WASHINGTON -- Wind power could provide 20 percent of the nation's electricity by 2030, according to a report released Monday by the Department of Energy that advances a plan for the industry's growth.
Today, wind farms produce about 1 percent of the nation's energy needs. A 20 percent share would put wind on par with nuclear energy as an energy source.
In order to dramatically increase wind energy output, the report calls for about 75,000 new wind turbines and a new network of transmission lines to carry the power across the country.
The report "confirms the viability and commercial maturity of wind as a major contributor to America's energy needs, now and in the future," said Andy Karsner, DOE assistant secretary of energy efficiency and renewable energy, at a news conference.
Such growth would pose a number of major challenges, but is achievable without the need of major new technological breakthroughs, the department said in the report that was written in a collaboration between national laboratories and industry.
"The report indicates that we can do this nationally for less than half a cent per kilowatt hour if we have the vision," Karsner said.
Nevada is expected to provide about 1 percent to 3 percent of a national 300,000-megawatt goal by 2030, according to the report. One megawatt can power about 750 homes.
As of today, Nevada does not have any utility-scale wind farms producing power, but some are on the drawing boards.
Power companies in Nevada face a years-long process to obtain land and air use permits by the Bureau of Land Management, the Department of Defense and the Air Force before they can be given the go-ahead to build wind farms, said Tim Carlson, managing partner of Nevada Wind LLC.
"The land is pretty well taken by the federal government," Carlson said. "You fail to remember when building a wind project the air space is also very well covered."
Objections by Air Force officials caused a previous Carlson wind project, a $130 million farm on the Nevada Test Site, to be canceled because of national security concerns.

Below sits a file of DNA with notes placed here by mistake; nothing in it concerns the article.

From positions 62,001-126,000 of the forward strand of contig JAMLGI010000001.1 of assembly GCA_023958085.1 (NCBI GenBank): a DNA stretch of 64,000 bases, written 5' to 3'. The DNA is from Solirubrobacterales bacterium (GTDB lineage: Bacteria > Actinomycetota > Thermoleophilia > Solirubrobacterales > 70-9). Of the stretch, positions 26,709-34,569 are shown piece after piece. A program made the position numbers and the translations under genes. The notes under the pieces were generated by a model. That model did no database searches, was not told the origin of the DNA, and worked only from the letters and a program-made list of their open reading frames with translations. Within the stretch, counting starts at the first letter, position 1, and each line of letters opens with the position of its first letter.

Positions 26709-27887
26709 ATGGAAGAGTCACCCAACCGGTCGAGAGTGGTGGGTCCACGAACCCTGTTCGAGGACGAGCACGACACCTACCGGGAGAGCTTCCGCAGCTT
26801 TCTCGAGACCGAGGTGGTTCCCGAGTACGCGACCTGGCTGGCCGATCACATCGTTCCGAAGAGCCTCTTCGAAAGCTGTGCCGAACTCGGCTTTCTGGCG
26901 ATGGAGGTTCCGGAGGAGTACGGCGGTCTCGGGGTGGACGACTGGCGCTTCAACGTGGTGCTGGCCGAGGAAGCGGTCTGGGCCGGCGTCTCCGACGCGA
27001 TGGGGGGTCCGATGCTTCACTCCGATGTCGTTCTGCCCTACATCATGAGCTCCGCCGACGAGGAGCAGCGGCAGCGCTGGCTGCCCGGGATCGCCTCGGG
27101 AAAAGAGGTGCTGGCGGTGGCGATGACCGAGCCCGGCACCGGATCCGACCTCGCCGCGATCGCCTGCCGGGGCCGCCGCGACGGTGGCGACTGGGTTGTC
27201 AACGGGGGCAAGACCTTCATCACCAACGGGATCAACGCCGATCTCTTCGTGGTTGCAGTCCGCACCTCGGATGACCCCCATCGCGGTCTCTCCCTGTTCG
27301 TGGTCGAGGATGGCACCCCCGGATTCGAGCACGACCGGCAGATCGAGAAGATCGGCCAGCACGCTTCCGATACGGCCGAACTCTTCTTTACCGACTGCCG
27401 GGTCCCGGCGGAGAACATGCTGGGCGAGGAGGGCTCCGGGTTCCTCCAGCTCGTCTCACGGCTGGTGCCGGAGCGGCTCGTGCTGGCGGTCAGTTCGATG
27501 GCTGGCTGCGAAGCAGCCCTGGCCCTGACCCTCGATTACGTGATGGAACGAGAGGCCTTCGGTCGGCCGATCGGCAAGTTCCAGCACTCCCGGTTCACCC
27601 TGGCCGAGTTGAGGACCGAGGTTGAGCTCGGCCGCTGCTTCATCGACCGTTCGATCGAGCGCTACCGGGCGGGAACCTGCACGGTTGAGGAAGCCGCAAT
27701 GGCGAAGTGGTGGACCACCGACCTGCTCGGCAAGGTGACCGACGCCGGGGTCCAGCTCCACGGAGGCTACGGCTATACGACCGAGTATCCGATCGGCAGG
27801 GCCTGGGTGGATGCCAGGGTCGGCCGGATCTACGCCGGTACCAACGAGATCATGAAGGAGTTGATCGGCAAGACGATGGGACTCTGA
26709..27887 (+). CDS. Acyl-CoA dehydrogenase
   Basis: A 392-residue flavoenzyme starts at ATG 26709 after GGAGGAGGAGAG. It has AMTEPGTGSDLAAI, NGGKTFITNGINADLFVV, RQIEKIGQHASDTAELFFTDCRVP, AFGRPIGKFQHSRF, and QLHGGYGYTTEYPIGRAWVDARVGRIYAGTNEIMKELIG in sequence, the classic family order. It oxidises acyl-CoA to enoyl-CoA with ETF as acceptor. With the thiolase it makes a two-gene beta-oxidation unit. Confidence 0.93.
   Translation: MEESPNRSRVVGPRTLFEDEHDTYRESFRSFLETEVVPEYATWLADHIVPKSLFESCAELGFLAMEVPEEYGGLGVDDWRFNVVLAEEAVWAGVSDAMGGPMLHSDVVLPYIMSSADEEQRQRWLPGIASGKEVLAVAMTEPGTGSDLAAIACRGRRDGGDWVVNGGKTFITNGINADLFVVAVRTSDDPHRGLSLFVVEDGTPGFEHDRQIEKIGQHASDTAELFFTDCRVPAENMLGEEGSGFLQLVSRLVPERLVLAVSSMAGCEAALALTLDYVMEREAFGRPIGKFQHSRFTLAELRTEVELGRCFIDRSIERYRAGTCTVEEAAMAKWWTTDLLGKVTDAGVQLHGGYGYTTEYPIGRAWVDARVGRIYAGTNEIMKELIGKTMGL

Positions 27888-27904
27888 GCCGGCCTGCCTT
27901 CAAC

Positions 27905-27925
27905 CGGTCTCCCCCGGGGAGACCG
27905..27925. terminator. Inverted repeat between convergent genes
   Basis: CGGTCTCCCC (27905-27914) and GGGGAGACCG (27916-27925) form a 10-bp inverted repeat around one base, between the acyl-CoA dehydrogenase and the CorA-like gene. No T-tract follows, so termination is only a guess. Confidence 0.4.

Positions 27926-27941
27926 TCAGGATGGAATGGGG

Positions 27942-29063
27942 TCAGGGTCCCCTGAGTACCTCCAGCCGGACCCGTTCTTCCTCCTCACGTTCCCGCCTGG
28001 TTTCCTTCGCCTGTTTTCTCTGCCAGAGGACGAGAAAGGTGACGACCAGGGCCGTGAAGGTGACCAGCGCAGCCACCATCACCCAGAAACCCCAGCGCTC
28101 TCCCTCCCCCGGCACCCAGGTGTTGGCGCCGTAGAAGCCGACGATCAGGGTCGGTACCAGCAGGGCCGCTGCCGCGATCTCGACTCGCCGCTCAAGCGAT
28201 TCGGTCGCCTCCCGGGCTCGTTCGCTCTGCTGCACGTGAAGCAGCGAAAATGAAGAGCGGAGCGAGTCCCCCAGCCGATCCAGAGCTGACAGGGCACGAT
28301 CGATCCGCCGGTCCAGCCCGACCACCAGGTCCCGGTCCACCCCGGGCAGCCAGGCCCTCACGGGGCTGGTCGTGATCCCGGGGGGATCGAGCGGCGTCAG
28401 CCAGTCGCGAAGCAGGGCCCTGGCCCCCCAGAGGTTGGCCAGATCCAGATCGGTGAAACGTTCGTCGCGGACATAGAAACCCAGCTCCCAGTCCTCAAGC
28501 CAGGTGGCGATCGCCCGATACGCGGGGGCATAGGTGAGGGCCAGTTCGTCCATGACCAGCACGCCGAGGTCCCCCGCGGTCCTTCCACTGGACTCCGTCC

Both Nevada Wind and Nevada Power Co. have wind projects in development that appear to have government approval.
Carlson said he expects a 150-megawatt project along the Pah Rah mountain range to be completed by 2011. A second 750-megawatt, $500 million project spanning across the mid-eastern portion of Nevada will be finished around 2012, he said.
Todd Eagleston, Nevada Power's renewable-energy representative, said the company's 200-megawatt China Mountain project will be finished between 2010 and 2011.
Carlson said providing 20 percent of the nation's power through wind energy is a lofty goal but not unreachable.
"It's a great goal. I hope we achieve it," he said. "Can we? Is it realistic? We won't know for a few more years."
The report cautioned that its findings were not meant to predict that such growth would, in fact, be achieved, but only that it is technically possible. And it acknowledged "there are significant costs, challenges and impacts" associated with such rapid growth.
It would require improved turbine technology, "significant changes" and expansion of power line systems, and a major expansion of markets for wind energy to accommodate an annual growth rate of 16,000 megawatts of electricity a year beginning in 2018.
About 835 million metric tons of carbon dioxide -- a 25 percent reduction -- would be saved per year if wind power does account for one-fifth of the nation's energy, according to the report.
The Associated Press contributed to this report. Contact Stephens Washington Bureau reporter Sara Spivey at sspivey@ stephensmedia.com or 702-383-0290.